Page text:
Seeing the person behind a cancer diagnosis is the focus of award-winning JGH research
A research publication, whose authors include three members of nursing staff in the Segal Cancer Centre at the JGH, has been singled out for excellence by the Canadian Association of Nurses in Oncology (CANO).
The publication, which clearly underscores the importance of attending to the hopes, needs and unique qualities of individuals affected by cancer, was voted one of the two most significant pieces of Canadian research to have made a major clinical contribution in the previous year.
Published in the Canadian Oncology Nursing Journal in 2018, it was honoured as Best Publication this past fall in Winnipeg at CANO’s annual conference.
Delivering person-centred care means going beyond medical treatment and personalizing care according to individuals’ needs and context, including the environment where the care is provided, says Dr. Carmen Loiselle, senior author of the paper.
“Even the term ‘cancer patient’ does not sit well with the study participants we spoke with,” says Dr. Loiselle, who is Co-Director (Academic) of the Segal Cancer Centre, Scientific Director of Hope & Cope, and Professor of Oncology and Nursing at McGill University.
“Individuals undergoing treatment told us they were much more than their cancer: ‘I am a person who happens to have been diagnosed with cancer.’ So we now refer to patients as ‘individuals with cancer.’
“Person-centred care also goes beyond the patient to encompass a loved one or caregiver who has felt the psychosocial effects of a cancer diagnosis.”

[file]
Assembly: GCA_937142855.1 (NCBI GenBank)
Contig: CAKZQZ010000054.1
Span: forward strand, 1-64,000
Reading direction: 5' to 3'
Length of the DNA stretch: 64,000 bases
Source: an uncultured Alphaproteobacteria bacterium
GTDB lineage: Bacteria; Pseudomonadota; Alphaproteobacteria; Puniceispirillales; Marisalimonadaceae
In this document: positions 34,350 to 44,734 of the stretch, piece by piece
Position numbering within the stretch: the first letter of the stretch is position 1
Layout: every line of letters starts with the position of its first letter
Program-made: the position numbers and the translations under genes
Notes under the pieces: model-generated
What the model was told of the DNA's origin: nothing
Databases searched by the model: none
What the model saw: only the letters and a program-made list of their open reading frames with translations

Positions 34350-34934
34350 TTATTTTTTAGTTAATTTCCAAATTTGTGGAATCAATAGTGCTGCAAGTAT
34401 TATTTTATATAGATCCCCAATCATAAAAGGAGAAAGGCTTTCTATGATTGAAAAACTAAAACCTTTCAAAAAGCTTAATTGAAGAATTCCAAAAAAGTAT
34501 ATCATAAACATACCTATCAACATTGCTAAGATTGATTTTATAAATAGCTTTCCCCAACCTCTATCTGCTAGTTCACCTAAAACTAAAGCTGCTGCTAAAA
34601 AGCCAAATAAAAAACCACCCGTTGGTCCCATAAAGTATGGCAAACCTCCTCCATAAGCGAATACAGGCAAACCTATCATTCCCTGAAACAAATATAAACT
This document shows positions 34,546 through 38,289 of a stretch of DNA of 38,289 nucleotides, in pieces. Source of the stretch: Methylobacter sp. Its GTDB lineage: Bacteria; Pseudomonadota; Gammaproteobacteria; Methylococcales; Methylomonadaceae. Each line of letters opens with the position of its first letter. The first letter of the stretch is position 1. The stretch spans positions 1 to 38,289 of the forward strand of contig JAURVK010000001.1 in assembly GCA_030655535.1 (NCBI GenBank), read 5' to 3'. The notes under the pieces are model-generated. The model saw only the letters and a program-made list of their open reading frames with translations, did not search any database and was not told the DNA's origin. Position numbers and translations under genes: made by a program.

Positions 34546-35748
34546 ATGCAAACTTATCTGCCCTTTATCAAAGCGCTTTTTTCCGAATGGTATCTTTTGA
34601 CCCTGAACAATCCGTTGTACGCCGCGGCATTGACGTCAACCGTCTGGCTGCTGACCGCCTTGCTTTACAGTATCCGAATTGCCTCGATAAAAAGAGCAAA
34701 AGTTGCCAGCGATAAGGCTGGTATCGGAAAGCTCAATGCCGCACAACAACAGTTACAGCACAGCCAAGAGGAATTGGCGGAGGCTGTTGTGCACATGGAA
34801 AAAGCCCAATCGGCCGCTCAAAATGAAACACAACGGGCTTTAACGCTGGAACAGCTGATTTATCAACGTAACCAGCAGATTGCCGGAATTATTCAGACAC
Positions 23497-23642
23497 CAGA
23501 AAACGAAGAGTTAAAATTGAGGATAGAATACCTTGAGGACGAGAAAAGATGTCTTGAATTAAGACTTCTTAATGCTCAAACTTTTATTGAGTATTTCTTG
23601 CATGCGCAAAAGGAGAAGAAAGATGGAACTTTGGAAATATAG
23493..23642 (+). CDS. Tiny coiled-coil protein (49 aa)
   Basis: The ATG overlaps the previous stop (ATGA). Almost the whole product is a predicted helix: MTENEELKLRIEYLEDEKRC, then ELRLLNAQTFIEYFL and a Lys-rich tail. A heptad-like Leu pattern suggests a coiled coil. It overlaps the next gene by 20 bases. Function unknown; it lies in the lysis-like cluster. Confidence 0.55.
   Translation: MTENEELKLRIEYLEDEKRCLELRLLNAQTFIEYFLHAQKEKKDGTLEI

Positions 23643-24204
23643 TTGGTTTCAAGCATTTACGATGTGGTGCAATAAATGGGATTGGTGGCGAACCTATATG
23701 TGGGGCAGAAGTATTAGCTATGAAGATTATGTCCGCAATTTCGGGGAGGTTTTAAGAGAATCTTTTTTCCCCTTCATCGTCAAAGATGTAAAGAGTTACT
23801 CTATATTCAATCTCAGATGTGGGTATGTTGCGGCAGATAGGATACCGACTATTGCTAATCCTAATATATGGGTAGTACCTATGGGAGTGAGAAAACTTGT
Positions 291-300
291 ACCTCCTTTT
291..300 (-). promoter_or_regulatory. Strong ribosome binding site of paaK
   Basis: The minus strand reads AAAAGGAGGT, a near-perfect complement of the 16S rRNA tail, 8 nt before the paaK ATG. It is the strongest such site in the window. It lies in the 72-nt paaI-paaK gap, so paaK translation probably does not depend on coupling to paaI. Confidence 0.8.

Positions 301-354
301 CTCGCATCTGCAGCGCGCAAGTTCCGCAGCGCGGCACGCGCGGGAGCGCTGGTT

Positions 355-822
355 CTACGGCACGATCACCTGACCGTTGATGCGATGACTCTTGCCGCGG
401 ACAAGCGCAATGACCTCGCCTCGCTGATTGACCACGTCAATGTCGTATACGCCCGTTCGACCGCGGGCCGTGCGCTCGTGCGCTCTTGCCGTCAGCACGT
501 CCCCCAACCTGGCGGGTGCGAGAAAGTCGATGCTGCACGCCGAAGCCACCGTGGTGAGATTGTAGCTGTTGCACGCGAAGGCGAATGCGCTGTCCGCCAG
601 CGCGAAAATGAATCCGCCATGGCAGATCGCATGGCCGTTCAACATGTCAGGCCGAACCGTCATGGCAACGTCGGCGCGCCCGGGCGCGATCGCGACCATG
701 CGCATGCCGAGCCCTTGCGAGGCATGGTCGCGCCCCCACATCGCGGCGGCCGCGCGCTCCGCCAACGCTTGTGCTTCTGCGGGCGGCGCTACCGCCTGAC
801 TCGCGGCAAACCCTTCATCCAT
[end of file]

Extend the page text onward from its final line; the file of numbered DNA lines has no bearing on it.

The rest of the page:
Joining Dr. Loiselle in documenting these findings were Erin Cook, Clinical Administrative Coordinator of Oncology and Cardiovascular Services, and Co-Director of Operations at the Segal Cancer Centre; Lucie Tremblay, Nurse Clinician and Assistant Head Nurse in Oncology at the Segal Cancer Centre; and Chloe Grover and Erin Mackasey, former Master’s students in Nursing at McGill.
In addition, Dr. Loiselle explains, “one thing that came out of this paper is almost counter-intuitive: We are taught in universities to be very professional, which means that patients can disclose details to us, but we have to be more reserved.
“However, patients told us they really enjoy mutual disclosure. This means they still talk about themselves, but they find it more engaging when healthcare providers relate to them as persons and discuss their own interests beyond the medical world. This makes clinical encounters much more human.”
Although more personalized approaches to care make good sense, they need to continue to be researched before being given the stamp of approval, Dr. Loiselle says. “By documenting it and disseminating the findings, we give legitimacy to patients’ voices.
“We also re-sensitize healthcare providers to the importance of humanizing care. This can easily be forgotten in busy, fast-changing oncology settings, but it remains a crucial matter for patients.”
As the next step, Dr. Loiselle hopes to look more closely at other healthcare facilities in CIUSSS West-Central Montreal to determine how closely patients’ perceptions and needs are aligned with the care that is being provided.
“The strength of our research is that the questions we ask are solidly grounded in the realities of various clinical settings,” she notes. “I’m delighted that person-centred care is increasingly being informed by evidence and is becoming an inherent part of day-to-day care.
“Integrating the voices of patients and significant others individuals in our cancer care initiatives can only be a win-win for everyone.”